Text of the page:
A major annual consumer satisfaction survey is out, and it’s a mixed bag for the cable and telecom sector and all of us who use it. The bad: pay-TV, broadband, phone, and wireless companies still pretty much really suck, and most of us are very dissatisfied with them. The good: year over year, most of them are finally starting to suck less than they used to!
While DirecTV may make people laugh (or cringe) with its multiple Rob Lowe ads, the thing that matters to many people when choosing between cable and satellite is price. But a new Federal Trade Commission complaint filed against the nation’s second-largest pay-TV service alleges that DirecTV is tricking consumers into believing they’re getting a better deal than they end up with. [More]
A scream of rage goes up, a long howl filled with frustration. You forgot to set the DVR to tape the latest episode of Breaking Amish: L.A. But there’s hope yet for cable and satellite customers, as video on demand programming has been improving through the years, and is now available to 60% of American TV households. [More]
Cable Industry Claims Next Generation Of Set-Top Boxes Won’t Use More Electricity Than Refrigerators
Billions of dollars are spent every year providing power to the nation’s cable boxes, much of it consumed when the boxes aren’t being actively used. A group of 15 cable companies and box manufacturers have agreed to changes that will — eventually — save around $1.5 billion each year in electric bills, but some say it’s all just a lot of hot air. [More]
For many adults between the ages of 20 to 45, cable TV was a staple of everyday life — and something that a lot of us automatically purchased for our homes when it came time to make nests of our own. But for the younger folks who have no memory of a world without widespread access to broadband Internet, cable could be looking more and more like a relic of an older world.
Pay TV companies make bundles by bundling channels together in subscription packages, forcing customers to pay inflated fees for packages that are stuffed with channels they don’t care about. The U.S. Court of Appeals could have done subscribers a solid by forcing cable and satellite companies to change their modus operandi, but it ruled that there’s nothing illegal about the exploitative practice, upholding a judgment in a lower court.
Matt doesn’t want anything unreasonable from Dish Network, his television provider. He just wants someone to come fix his high-definition channels in a timely manner. In theory, he doesn’t have a problem with waiting for technicians to show up, but he’s being asked to take entire afternoons off to wait for technicians who show up late or not at all.
A showdown between Comcast and Dish Network may leave Dish viewers without Comcast-owned channels E! and Style Saturday, as licensing agreements are set to expire.
Giving an odd boost to cable providers, the Ohio Supreme Court ruled the state could slap a sales tax on satellite TV services even though cable companies don’t need to tack the tax on to their packages.
UPDATE: DirecTV has says it will get Steve’s service going again soon and give him six months of credit.
Lane says he re-upped with DirecTV with the understanding that he’d receive $10 off his bill for the next year. After appearing on his first bill, the discount vanished, never to be seen again. Now he’s wondering whether or not it’s worth grilling customer service until he can get his discount reinstated.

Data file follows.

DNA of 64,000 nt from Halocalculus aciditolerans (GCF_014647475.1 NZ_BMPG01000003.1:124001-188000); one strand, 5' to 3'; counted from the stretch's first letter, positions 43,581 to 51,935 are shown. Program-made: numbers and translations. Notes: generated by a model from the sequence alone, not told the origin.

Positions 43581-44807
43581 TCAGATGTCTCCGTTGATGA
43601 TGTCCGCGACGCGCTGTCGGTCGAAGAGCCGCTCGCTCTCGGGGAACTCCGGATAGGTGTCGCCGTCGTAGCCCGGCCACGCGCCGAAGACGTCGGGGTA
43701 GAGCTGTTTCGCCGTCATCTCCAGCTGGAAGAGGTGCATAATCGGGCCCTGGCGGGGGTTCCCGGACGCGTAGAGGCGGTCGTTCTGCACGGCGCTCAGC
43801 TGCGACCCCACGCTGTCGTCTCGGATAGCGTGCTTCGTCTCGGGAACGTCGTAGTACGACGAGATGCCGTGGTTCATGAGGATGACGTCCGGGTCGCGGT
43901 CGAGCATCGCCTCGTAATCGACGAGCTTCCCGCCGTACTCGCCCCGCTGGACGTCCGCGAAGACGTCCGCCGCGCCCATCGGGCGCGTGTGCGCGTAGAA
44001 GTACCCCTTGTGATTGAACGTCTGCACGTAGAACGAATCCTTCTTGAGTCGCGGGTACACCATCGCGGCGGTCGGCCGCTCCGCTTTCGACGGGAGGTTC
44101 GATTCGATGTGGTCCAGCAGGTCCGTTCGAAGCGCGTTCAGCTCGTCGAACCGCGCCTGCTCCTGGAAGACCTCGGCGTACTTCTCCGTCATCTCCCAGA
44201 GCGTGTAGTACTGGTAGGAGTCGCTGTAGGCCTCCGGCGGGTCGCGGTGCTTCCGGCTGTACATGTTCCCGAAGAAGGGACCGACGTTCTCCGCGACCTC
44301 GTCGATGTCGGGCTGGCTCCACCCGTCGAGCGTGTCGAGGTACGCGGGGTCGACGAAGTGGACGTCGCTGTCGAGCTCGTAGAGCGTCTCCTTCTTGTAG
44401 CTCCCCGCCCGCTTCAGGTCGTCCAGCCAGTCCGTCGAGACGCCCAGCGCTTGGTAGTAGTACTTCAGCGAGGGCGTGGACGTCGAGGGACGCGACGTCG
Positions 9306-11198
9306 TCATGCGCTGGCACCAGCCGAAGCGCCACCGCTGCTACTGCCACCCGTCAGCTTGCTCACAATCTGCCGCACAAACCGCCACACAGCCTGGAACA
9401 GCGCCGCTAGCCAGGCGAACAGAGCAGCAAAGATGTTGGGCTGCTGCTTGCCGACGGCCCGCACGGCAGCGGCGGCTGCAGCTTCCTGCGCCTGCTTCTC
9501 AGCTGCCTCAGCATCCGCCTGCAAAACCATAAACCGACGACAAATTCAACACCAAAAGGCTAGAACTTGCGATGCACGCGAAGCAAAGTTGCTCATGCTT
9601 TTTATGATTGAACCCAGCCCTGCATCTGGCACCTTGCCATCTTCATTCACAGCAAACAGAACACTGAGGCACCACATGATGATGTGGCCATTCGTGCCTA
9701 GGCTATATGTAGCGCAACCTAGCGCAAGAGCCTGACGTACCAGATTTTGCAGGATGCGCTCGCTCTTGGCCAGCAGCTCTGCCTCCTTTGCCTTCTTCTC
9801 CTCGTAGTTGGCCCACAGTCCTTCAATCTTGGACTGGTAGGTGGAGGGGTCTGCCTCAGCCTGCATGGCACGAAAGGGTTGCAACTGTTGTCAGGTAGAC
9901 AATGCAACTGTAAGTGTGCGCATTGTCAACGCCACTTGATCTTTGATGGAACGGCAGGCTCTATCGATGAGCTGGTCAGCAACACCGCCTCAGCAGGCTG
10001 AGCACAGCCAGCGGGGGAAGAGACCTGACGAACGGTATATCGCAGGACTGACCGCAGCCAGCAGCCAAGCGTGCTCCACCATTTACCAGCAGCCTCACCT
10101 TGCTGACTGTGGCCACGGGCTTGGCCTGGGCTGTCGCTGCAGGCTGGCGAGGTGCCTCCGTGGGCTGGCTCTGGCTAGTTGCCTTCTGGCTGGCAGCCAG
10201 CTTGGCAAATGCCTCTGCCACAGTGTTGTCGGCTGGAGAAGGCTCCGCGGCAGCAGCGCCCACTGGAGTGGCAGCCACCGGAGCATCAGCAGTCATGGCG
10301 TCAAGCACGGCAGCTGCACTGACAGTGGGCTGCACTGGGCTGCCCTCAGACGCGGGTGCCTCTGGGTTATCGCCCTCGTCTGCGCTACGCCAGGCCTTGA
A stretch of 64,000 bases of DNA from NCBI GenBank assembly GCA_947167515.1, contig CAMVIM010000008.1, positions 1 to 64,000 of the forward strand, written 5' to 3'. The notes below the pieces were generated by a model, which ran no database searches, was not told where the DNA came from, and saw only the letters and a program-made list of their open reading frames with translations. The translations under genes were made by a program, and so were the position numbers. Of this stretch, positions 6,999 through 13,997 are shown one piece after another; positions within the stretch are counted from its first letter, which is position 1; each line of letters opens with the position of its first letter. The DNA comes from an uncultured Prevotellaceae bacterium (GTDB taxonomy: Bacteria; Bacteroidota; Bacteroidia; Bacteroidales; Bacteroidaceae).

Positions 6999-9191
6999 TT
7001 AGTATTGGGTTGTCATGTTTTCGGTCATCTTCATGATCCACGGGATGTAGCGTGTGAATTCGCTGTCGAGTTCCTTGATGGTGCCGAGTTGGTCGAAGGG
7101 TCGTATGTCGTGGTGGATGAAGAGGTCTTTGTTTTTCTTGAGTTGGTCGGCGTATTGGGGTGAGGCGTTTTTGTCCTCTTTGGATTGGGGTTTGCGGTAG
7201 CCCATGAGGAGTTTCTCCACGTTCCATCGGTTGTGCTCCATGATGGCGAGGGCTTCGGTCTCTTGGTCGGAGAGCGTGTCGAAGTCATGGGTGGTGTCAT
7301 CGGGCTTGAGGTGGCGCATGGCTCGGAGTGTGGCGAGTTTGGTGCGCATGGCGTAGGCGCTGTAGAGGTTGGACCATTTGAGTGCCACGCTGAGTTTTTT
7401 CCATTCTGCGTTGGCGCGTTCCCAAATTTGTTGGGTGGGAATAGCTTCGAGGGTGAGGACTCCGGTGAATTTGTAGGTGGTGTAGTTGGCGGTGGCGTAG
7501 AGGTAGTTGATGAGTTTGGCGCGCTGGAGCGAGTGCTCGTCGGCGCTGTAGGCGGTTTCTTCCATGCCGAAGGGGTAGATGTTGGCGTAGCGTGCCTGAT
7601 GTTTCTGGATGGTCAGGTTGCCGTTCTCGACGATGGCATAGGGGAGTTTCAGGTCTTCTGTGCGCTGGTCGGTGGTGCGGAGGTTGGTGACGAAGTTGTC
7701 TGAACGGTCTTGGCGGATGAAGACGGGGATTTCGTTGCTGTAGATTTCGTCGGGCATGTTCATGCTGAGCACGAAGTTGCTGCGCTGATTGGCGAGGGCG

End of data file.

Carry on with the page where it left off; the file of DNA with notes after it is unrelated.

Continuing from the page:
DirecTV viewers who are angry that the provider dropped G4 may have more to complain about soon. DirecTV execs said the company is thinking about zapping its offerings with a Grocery Shrink Ray of sorts, taking a hard look at costs and looking for more unpopular channels to drop in the coming months.
An anonymous reader in Colorado says Dish Network broke her house while installing equipment on her roof. She says the destructive setup, which sprung holes in her roof due to some overzealous, ill-advised nail placements, led to $20,400 in repairs.
Jesse says DirecTV’s customer retention reps went with the hard sell to make sure the company didn’t lose a customer to cable TV. As a parting shot, a rep disregarded Jesse’s complaint that the company called too often and ended the conversation with an insult.
Daniel’s problem was very simple. He is a DirecTV customer, and subscribed to the satellite provider’s NFL Sunday Ticket package of football awesomeness. He decided not to renew this year, then discovered that DirecTV had already helpfully renewed the package for him. He wasn’t happy, and sent out an executive e-mail carpet bomb to a nice selection of executives. Who answered him, within an hour and a half on a Saturday? President and CEO Mike White.
We — just like you — have had it with stories about squabbling between cable/satellite providers and various networks. And yet, these nasty spats go on, and they always seem to come to a head at importune times. The latest: Fox has decided to pull 19 regional sports channels, FX and the National Geographic Channel from DISH Network subscribers while the two parties dicker over carriage fees.
After seeing our story from yesterday about a DirecTV subscriber misled into believing he was signing an 18-month contract, the folks at the Better Business Bureau sent us their recent research on the complaints they’ve received about DirecTV, Dish Network and other satellite providers.
Chris says DirectTV inexplicably attached his dish to the building next door. When the neighbor took the device down, Chris asked DirecTV to re-install it — this time on the correct structure — but the company is balking.